Legalizing Medical Marijuana Does Not Reduce Rate of Fatal Opioid Overdoses: Study
A new study concludes legalizing medical marijuana does not reduce the rate of fatal opioid overdoses.
Critics of ballot initiatives to legalize recreational marijuana in Oregon, California and Colorado are focusing on mothers, according to Reuters.
Opponents are using grassroots meetings to try to convince parents to vote against the measures. “If people tell you it’s not a gateway drug – it’s baloney,” Colorado state Representative Kathleen Conti said at a recent gathering of parents and other residents.
“Talking about the impact to kids is critical and crucial to our success,” says Roger Sherman, who is leading Colorado’s anti-legalization campaign. “Suburban women are one of our strongest core constituencies for our campaign.”
Anti-legalization groups are talking about the risk to youths, although the measures would not allow marijuana sales to teenagers. The article notes there is conflicting data on whether making marijuana legal for adults would lead to increased use by teens.
Colorado’s teachers union came out against the measure, saying it would hurt students. The main group backing the measure in Colorado, called the Campaign to Regulate Marijuana Like Alcohol, says that when marijuana is sold underground, it is entirely uncontrolled. Mason Tvert, the group’s co-director, called it the “worst possible policy” for protecting teenagers.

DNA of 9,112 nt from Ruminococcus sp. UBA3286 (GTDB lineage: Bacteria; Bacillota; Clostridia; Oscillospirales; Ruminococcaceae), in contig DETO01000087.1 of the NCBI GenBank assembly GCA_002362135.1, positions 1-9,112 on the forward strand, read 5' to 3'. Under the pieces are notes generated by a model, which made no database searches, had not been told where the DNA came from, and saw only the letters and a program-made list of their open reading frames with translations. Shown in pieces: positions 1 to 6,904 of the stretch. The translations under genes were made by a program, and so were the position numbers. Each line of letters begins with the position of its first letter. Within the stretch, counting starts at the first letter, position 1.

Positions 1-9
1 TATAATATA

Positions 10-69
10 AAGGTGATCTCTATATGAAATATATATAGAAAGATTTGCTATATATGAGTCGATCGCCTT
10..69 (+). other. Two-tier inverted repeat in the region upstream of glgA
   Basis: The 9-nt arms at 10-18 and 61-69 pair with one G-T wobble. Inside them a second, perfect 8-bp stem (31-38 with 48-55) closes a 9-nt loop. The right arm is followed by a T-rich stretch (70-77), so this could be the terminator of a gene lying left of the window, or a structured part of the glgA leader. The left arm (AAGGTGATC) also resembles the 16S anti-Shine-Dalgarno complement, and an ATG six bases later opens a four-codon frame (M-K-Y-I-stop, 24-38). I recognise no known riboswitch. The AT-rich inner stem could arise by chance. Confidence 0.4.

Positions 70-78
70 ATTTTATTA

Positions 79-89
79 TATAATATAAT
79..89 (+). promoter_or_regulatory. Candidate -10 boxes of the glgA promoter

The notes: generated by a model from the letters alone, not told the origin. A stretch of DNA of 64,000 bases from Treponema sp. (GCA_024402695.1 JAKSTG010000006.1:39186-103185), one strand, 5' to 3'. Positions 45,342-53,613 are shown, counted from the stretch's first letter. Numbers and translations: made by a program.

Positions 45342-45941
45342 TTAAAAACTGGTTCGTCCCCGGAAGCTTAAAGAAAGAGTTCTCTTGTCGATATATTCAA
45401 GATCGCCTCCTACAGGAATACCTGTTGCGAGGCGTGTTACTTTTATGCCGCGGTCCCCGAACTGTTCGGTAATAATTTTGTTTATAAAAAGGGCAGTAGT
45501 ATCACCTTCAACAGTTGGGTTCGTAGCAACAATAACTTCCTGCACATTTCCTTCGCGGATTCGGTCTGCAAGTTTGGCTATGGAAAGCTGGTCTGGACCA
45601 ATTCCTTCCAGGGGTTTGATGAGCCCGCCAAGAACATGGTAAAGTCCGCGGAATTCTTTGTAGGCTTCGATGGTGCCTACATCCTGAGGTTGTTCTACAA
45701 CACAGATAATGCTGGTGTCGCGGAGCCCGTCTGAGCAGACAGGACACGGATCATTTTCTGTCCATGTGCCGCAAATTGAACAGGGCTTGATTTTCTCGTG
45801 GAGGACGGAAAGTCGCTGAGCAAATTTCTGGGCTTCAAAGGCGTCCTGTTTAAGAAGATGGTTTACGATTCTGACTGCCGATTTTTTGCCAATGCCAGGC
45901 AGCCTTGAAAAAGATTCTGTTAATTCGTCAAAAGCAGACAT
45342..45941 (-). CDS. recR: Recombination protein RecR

Polls suggest there is substantial voter support for initiatives in Colorado and Washington that would allow recreational use of marijuana. Voters in Oregon are split.
All of the measures would legalize the possession of small amounts of marijuana for anyone over age 21, and would allow taxable retail sales of the drug. The measures would conflict with federal law, which outlaws marijuana. The governors of all three states are opposed to the measures.